- Mirror, The (1974)
- Fargo (1996)
- Fight Club (1999)
- Do The Right Thing (1989)
- Report (1967)
- Is "The Sting" The Best Gambling Film Ever Made?
- Pink Flamingos (1972)
- Ox-Bow Incident, The (1943), Or 28 Angry Men
- Rome, Open City (1945)
- Spring in a Small Town (1948)
- Drive (2011)
- Vinyl (1965)
- Seconds (1966)
- Rosemary's Baby (1968)
- A Hollywood Invasion of Casino Halls
- Thin Man, The (1934)
- In The Heat of the Night (1967)
- All In: The Poker Movie, Player’s Best Tricks
- Invasion of the Body Snatchers (1956)
- Lone Star (1996)
- Faster, Pussycat! Kill! Kill! (1965)
- Slacker (1991)
- Shame (2011) Or Who the Hell is Steve McQueen?
- Wicker Man, The (1973)
- Buffalo '66 (1998)
- Flaming Creatures (1963) Or Infantile Art-House Orgy
- Enter the Dragon (1973)
- I Walked With a Zombie (1943)
- Out of the Past (1947)
- Princess Bride, The (1987)
Genre: Musical Romance
Directed By: Randal Kleiser (Big Top Pee-wee • Flight of the Navigator)
Overview: After a 1958 summer of love, Sandy and Danny split up only to learn that they are both attending the same high-school. When Danny’s runs into Sandy with his gang watching closely, he plays it all too cool. He spends the rest of his time trying to get with the woman he loves.
You all know that Squish hates Musicals, and when he needs to punish himself for some ill, like not being outside exercising on a beautiful day or having too big a stack of unwatched garage-sale DVDs staring at him from the “watch me once” shelf, he looks to a Musical to set him back on his path to righteousness. Musicals – they’re like hairshirts.
After a short intro telling me that Grease was the highest grossing movie Musical of all time, we jump into the beach-strolling arms of Sandy and Danny. They’re spending their last day together before she has to go back to Australia. Next we watch the worst the 70s has to offer in the way of animated credit sequences as we listen to the title song, "Grease". We meet the T-Birds gang of greasers, led by Danny Zuko (John Travolta, as I imagine he would choose to look like in Heaven). We are introduced to the Pink Ladies gang, a bunch of greaser-chicks led by the high school’s loosest-legged-lass Betty Rizzo (Stockard Channing). Enter the newest student on her first day of school - wouldn’t you know it, the prim and proper Sandy Olsson (Olivia Newton-John)! So far pleased that the first 14 minutes of Grease was song-and-dance free, I settled into that well known classic “Summer Nights”. As I began to recede into the cavern of my mind that is my safe, happy place where people never burst into chicken dances on bleachers, where people extremely concerned with ‘cool’ would never dream of choreographically prancing in public, I was jostled back when I heard a couple of downright perverse lyrics:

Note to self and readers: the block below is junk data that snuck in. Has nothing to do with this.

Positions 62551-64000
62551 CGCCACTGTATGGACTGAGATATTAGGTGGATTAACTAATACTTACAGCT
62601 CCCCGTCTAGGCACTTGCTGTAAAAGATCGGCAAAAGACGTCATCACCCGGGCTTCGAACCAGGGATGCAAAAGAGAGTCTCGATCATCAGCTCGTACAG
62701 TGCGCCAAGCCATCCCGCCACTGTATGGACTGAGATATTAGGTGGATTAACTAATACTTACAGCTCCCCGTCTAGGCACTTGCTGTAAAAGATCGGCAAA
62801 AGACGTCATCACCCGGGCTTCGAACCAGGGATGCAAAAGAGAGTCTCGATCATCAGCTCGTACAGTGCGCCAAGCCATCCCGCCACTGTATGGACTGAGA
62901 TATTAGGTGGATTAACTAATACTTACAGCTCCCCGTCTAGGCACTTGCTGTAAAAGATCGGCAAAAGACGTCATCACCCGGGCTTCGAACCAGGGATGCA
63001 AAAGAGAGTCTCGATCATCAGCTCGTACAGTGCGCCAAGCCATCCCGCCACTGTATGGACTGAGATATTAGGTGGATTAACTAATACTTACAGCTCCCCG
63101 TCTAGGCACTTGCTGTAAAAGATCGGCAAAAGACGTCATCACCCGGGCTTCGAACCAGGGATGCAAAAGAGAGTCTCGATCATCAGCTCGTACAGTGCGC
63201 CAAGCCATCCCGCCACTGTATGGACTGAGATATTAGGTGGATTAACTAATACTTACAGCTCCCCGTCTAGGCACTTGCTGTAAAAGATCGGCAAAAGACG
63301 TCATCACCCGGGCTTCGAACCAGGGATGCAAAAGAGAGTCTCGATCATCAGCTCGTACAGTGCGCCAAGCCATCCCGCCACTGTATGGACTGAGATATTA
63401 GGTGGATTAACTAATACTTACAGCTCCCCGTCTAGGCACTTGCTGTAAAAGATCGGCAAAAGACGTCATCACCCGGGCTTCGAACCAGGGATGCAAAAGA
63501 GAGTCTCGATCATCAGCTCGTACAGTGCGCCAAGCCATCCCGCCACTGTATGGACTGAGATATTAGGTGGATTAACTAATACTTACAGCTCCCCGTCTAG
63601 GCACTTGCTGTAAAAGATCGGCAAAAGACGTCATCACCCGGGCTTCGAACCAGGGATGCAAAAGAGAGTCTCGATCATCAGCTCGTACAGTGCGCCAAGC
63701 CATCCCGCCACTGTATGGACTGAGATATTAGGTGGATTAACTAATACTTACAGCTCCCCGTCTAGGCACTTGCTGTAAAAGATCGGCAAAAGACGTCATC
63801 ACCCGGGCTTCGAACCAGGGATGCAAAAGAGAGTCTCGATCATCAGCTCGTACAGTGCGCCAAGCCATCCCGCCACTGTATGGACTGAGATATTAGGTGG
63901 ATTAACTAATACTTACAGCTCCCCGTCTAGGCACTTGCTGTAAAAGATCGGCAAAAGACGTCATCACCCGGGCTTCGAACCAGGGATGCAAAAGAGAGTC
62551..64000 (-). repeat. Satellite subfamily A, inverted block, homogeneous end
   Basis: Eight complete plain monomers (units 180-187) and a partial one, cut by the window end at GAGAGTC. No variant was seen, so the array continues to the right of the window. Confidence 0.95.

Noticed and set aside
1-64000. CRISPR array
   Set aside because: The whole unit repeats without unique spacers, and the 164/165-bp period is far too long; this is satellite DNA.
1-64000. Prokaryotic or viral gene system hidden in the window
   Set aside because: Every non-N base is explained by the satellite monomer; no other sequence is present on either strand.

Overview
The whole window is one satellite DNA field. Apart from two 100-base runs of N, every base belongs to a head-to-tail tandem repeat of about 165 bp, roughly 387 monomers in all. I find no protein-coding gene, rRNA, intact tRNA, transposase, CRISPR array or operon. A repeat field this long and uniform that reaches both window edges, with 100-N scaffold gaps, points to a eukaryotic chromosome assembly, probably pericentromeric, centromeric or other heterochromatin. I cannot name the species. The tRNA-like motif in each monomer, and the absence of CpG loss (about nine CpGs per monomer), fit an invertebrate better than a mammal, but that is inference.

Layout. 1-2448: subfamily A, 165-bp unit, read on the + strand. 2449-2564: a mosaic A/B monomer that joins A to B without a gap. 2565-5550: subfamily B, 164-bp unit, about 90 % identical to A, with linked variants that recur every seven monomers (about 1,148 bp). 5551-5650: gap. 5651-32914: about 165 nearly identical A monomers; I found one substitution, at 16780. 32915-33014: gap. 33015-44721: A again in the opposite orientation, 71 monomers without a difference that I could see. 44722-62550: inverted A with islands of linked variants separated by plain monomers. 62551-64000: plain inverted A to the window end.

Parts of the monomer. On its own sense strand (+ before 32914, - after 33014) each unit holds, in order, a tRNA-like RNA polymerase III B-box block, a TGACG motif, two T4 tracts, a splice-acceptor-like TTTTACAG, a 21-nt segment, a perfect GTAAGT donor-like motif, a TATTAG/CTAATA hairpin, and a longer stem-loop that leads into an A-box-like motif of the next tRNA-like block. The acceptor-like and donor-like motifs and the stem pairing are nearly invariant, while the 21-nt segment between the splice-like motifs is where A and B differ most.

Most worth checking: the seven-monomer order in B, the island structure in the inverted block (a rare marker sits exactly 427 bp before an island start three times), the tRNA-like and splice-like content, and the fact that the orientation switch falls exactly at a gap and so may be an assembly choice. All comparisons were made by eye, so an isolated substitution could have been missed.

Zuko: She swam by me she got a cramp
Olsson: He ran by me and got me so damp
I scrambled for the remote and made sure that I had actually heard such brazen perversion. Wow. Suddenly my expectations of what I was subjecting myself to grew - that is, until the unoriginal plot wrapped around a terrible premise reared its ugly head: when Danny finds out that Sandy is a student at his school he’s ecstatic, but his gang expects him to be tough around the dames, so Danny acts like a douche in front of his crew, acting like she was nothing special and makes it clear that he’s no longer interested. She’s sad but moves on. Danny starts trying to impress her by being more like Sandy’s type – a jock. Enter a string of gags where he tries out for several sports and pulls other stunts to win her back. At least there’s scenes where he’s true to his greaser ways, like fixing up a car the T-Birds name Grease Lightning – that song’s most awesome lyric being "She's a real pussy wagon." Hello! Other subplots include Betty and her loose ways, a big drag race with the rival and awesomer Scorpions gang decked out in a flame bursting, fire-decaled black 1949 Mercury.
Apart from the too obvious overdubbing and random breaking into dance (yeah, I know: "Musical"), there were moments that made me happy, most notably the filthy mouths of our characters. Not being one particularly into musical segments, it’s rewarding filling those pop culture gaps by properly seeing a song I’ve only ever heard out of context. Sandy’s “Hopelessly devoted to you”, Rizzo’s “There Are Worse Things I Could Do” and the T-Birds’ “Greased Lighting” songs hurt me, as expected, but I was surprised to find enjoyment in Frankie Avalon’s cameo of “Beauty School Dropout”, and Grease’s big finale “You're the One That I Want” doesn’t disappoint. Grease is fantastical, it's dramatic, it's vibrant and though not quite Busby Berkley class, the cinematography is quite decent. What Grease should pride itself in is having a story that embraces so many elements of 50s nostalgia: The big dance, the Drive-In, drag-racing, a day at the fair, and chicks, lots of chicks ...in hotpants. As Musicals go - for people who hate Musicals - Grease is pretty innocuous, with songs that, if nothing else, allows one the opportunity to pick on individual extras and hate the living Hell out of their histrionic bullsh in the background.
Performance: 8 Cinematography: 8 Script: 7 Plot: 7 Mood: 8
Overall Rating: 76% (It's Ok. It Slid Out Just Fine)
I couldn’t really wrap my head around how Grease would top The Sound Of Music as the highest grossing Musical film of all time. Well I did an inflation-adjust search I found that I was correct: The Sound of Music is #1. In fact, not counting two Disney animated films, Grease comes in at number 6, beat out by The Wizard of Oz, Mary Poppins and My Fair Lady. Lies, Damned Lies, and statistics, eh?
Man, I want to be a Scorpion.